While the B.C. Liberals prepared to legislate teachers into a contract this week, educators across the province were making alternate plans.
Though Susan Lambert, president of the B.C. Teachers’ Federation, wouldn’t tell the News what the next course of action will be, she says the group of 41,000 teachers will explore every possible avenue available to them to reverse Bill 22. That will happen during the BCTF’s annual general meeting this weekend (March 17-22).
“This legislation will be bad for everyone,” Lambert said. “It’s the worst-case scenario, and we will be resisting it as strongly as we can.”
The Education Improvement Act – or Bill 22 – comes nearly one year after contract negotiations between teachers and the B.C. Public School Employers’ Association began. While talks centred around class size and composition, as well as teacher prep time, the two sides were ultimately polarized over the government’s unwillingness to diverge from a two-year “net zero” wage mandate.
Education minister George Abbott said the bill imposes a six-month “cooling-off period” and sets up the appointment of a mediator to look at the non-monetary issues on the table, such as class size and composition. The legislation extends the current contract terms to June 2013, imposing the wage mandate that most other government unions voluntarily agreed to. It gives a yet-to-be-named government-appointed mediator until June 30 to seek agreement.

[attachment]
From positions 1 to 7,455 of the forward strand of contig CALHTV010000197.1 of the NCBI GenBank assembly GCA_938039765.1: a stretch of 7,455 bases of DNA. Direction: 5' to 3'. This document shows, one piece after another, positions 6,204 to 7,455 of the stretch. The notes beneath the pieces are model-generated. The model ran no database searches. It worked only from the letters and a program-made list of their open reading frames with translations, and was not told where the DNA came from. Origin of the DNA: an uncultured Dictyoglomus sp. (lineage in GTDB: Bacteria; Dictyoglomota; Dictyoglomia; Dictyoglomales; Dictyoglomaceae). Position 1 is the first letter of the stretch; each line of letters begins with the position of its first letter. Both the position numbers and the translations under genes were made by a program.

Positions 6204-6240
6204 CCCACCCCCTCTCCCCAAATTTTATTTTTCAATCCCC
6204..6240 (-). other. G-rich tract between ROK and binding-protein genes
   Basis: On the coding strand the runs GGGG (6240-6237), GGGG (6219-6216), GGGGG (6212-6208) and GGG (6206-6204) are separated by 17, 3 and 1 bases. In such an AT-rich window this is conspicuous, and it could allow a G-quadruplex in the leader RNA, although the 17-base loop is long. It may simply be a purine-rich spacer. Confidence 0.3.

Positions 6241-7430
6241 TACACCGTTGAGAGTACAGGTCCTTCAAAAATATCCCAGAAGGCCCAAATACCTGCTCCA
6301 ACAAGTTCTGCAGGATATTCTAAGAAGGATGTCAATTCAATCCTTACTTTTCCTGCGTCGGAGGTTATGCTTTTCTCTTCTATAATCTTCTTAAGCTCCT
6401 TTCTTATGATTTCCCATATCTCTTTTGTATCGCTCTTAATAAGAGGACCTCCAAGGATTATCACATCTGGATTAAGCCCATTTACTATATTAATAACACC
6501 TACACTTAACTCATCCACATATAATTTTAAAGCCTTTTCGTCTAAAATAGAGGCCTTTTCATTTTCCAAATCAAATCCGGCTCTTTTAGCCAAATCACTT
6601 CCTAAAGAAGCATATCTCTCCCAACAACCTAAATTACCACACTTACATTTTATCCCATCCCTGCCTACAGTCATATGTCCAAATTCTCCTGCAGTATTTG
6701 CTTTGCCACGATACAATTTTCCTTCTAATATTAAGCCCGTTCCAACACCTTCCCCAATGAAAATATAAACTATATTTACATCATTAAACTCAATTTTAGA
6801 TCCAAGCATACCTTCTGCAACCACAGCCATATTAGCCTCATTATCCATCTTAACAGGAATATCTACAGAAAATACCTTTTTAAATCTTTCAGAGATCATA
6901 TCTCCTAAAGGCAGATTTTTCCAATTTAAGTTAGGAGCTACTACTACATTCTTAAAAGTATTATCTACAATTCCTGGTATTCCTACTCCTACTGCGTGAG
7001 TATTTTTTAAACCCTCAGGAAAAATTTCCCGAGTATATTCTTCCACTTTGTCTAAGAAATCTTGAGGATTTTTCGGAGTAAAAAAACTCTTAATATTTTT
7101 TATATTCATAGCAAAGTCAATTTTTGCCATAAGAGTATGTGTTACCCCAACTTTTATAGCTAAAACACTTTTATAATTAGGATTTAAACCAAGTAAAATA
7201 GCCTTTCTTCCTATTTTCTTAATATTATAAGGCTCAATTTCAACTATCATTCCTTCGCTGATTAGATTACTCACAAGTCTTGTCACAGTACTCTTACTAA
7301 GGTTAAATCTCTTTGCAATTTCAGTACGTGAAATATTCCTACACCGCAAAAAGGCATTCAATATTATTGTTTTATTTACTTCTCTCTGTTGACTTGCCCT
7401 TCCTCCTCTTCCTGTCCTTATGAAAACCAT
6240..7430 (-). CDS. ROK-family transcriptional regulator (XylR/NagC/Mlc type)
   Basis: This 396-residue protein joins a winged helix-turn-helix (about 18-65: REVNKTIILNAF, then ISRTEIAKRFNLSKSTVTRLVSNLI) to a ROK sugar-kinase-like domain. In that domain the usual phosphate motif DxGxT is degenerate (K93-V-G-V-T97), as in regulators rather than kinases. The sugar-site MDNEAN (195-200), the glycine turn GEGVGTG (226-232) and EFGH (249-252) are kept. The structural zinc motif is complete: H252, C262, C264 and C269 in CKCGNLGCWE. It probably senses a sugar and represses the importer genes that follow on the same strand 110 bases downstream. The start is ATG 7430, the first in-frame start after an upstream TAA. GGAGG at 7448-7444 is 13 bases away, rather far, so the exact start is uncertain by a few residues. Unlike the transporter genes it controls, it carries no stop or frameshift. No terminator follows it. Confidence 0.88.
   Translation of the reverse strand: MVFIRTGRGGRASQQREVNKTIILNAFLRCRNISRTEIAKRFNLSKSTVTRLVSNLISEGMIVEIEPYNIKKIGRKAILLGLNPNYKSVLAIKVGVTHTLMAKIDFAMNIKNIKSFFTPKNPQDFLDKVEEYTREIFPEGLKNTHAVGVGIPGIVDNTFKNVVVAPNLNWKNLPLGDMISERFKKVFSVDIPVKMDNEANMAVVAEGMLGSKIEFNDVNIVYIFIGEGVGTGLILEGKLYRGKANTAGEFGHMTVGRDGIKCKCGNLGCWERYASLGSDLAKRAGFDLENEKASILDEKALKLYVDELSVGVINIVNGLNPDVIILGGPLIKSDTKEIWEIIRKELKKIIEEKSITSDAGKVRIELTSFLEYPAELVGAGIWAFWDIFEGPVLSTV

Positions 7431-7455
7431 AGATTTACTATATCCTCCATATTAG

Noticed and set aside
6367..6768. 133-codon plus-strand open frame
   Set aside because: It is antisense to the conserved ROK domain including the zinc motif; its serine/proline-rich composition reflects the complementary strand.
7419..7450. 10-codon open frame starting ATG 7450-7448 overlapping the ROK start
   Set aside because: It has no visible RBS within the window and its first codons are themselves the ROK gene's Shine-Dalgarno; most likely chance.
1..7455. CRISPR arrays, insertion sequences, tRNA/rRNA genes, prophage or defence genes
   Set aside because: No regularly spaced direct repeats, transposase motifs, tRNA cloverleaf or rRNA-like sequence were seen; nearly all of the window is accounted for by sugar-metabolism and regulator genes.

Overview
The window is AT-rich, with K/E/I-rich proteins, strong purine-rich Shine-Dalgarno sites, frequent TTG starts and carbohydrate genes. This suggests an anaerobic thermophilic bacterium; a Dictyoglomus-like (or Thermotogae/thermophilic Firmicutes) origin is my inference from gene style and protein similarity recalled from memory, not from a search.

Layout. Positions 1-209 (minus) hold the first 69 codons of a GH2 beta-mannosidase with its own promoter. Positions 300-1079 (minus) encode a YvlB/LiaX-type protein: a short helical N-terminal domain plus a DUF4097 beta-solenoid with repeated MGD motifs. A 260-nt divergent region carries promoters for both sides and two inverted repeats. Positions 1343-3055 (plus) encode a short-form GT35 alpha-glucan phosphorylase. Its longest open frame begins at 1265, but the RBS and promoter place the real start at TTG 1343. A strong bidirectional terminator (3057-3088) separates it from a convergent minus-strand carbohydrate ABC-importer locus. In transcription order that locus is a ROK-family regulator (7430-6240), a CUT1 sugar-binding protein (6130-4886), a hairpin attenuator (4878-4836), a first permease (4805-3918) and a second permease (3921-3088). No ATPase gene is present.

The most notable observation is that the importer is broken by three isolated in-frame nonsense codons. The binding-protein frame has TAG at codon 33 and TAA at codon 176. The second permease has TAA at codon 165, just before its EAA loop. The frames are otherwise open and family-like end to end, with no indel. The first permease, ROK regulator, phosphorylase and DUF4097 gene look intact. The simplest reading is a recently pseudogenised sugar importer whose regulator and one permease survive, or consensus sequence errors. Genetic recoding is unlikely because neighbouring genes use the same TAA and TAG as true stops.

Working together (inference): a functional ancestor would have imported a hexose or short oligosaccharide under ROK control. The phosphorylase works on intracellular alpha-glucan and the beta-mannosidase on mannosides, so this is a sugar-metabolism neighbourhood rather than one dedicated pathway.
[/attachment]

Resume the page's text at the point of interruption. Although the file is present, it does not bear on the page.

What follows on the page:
Liberal house leader Rich Coleman moved to end debate of the bill Monday afternoon and the government majority voted to pass his motion. Bill 22 is expected to be passed into law later today (Thursday), ensuring that schools will return to normal operation after spring break.
Meanwhile, educators currently on spring break are awaiting decisions to be made at the AGM. Among those is Vanessa Fehr, public relations co-ordinator for the Greater Victoria Teachers’ Association job action committee and a teacher in the Greater Victoria School District.
“It’s unfortunate that spring break occurred right as this issue was breaking down,” Fehr said. “If there seems to be a dying off or waning in the engagement, I can tell you, it’s probably because we’re exhausted. We feel like we’re under attack.”
NDP house leader John Horgan said earlier in the week the government should consider his proposal to delay the legislation and seek an independent mediator appointed by the Labour Relations Board.
Lambert says the Education Improvement Act is characterized by at least four different negative aspects. The bill curtails bargaining rights and imposes a “skewed, mock-mediation” process; ignores a Supreme Court ruling on class size and composition; removes any obligation for government to adequately fund the system; and proposes a $30-million learning improvement fund – $137 million less than would be required to compensate for inflationary costs over a year’s time, Lambert said.
“We cannot understand why government would table such a legislation, and we cannot understand why they would ram it through the legislature,” she said. “The only thing I can conclude is that government has been in control of these negotiations since the start, and since the start has made sure that they failed so that we could get legislation, so that they could legislate us back to work.”
-–with files from Tom Fletcher